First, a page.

Remnick writes, "Bush had been unmasked in all his insularity, arrogance, and executive incompetence.... But the lessons that Bush is likely to derive from the complex of recent disasters will not automatically lead to a more considered, modest, and moderate Presidency." The emboldened attack Bush faced for his nomination of Harriet Miers to the Supreme Court came not from the left, but from conservative ideological radicals, "leading members of the true-believing Republican Party." More than three years remain in President Bush's second term, Remnick notes, and, "in his anger, and after all his many failures, the President, quite suddenly, seems unpopular, alone, and adrift."Much as part of me wants to enjoy Bush's discomfiture, this is the logical result of events that began on the ranch in Crawford, and offshore in the Gulf of Mexico. That, however, was only, as the lawyers say, the "proximate cause" of the current situation. What it revealed was the "producing cause," which is Bush's "insularity, arrogance, and executive incompetence." At some point, he can no longer remain "in charge" and blame all those he delegated power to, for dereliction of their duties.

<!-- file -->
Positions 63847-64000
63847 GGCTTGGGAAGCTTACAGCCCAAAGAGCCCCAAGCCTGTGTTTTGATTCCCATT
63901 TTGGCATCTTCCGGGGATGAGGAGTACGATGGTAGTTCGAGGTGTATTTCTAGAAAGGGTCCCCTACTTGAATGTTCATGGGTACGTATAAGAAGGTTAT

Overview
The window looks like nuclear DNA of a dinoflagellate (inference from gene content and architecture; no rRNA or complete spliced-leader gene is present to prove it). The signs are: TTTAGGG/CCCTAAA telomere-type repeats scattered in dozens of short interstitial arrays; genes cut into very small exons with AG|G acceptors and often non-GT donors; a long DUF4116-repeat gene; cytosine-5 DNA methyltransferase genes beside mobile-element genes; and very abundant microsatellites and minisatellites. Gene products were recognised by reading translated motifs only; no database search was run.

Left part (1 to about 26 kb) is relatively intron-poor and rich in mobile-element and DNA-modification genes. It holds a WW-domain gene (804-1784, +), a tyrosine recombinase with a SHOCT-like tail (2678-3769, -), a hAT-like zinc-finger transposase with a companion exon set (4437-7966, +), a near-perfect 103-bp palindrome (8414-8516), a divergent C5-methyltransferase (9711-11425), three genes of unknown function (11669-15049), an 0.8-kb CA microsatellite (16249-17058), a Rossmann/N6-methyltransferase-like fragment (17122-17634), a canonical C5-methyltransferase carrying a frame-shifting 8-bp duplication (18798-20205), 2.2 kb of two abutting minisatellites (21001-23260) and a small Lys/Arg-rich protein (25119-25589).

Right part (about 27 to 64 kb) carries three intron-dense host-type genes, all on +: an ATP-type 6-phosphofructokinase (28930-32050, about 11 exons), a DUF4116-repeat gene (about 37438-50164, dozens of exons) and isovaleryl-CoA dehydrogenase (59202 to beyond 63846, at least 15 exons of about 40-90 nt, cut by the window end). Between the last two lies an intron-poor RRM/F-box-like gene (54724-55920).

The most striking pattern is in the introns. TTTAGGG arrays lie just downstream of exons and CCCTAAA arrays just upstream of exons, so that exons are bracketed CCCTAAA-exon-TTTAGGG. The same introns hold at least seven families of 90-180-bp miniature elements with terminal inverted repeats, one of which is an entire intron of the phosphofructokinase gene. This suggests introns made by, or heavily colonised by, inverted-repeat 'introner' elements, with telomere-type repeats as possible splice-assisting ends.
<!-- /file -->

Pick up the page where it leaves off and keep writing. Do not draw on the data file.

Responsibility has a way of finding you, and of being apportioned. But for three more years, he is still the President.
Which is not a pleasant thought, at all.